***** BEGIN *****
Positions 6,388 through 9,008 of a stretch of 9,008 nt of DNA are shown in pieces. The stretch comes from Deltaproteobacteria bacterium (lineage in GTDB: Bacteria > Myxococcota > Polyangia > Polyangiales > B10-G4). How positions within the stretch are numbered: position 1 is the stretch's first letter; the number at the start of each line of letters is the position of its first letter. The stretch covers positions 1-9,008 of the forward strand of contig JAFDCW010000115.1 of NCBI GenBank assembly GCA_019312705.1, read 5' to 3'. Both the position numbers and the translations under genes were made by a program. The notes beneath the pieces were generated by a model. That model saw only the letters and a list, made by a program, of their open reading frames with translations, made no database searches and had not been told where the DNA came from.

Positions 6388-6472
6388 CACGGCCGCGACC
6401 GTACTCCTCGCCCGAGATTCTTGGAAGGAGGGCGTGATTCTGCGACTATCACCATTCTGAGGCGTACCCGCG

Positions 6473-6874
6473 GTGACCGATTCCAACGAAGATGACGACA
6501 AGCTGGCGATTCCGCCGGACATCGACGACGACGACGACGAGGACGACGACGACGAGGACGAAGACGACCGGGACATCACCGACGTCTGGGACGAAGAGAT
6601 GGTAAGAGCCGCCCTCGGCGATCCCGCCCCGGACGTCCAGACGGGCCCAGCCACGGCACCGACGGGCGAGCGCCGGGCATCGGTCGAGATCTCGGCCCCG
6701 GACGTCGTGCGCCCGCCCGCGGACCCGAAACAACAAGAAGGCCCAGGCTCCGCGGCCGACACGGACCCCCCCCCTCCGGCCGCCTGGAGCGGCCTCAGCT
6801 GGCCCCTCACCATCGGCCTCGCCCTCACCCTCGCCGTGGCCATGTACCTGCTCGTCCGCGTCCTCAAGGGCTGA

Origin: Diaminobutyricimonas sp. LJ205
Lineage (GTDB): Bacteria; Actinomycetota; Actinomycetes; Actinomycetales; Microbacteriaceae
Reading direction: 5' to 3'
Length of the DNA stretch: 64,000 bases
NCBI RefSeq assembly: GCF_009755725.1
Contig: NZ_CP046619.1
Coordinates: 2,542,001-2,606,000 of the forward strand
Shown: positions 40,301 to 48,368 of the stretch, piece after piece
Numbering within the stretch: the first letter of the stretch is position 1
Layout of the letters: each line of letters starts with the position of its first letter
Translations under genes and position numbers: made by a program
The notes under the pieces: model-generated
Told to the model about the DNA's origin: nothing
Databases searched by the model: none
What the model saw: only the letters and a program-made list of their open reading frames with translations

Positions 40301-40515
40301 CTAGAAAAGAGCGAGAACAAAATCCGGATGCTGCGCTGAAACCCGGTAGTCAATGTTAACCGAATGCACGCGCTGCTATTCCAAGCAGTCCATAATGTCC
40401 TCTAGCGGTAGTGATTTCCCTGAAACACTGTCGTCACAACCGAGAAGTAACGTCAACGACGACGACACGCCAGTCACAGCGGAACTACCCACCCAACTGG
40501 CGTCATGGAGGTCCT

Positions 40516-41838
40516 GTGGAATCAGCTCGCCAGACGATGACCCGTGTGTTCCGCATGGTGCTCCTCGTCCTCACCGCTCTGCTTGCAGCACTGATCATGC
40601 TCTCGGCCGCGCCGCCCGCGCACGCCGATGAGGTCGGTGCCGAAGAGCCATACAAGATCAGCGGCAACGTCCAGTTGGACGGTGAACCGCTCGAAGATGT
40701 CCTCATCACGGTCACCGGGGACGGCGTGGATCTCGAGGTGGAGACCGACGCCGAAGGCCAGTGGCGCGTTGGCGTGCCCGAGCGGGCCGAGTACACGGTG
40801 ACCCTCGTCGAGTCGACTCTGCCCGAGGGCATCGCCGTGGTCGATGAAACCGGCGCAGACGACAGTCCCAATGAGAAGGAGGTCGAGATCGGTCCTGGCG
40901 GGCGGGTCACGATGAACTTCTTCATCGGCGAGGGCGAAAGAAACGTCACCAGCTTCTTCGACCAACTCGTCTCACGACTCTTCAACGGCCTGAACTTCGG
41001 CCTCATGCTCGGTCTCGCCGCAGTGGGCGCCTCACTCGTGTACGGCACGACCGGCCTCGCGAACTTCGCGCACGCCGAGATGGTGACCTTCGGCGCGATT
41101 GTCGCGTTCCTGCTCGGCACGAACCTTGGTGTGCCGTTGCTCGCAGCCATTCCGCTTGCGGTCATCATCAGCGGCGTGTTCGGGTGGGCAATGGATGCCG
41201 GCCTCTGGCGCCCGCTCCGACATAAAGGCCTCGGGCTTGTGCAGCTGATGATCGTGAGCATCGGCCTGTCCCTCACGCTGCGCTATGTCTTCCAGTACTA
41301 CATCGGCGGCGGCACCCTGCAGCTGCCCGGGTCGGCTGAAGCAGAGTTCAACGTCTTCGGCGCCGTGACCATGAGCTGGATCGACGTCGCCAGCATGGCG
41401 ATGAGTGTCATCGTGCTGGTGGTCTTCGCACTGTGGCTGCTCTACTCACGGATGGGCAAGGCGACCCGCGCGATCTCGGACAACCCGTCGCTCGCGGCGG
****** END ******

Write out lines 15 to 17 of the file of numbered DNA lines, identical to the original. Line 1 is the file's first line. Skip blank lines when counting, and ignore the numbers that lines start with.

NCBI RefSeq assembly: GCF_009755725.1
Contig: NZ_CP046619.1
Coordinates: 2,542,001-2,606,000 of the forward strand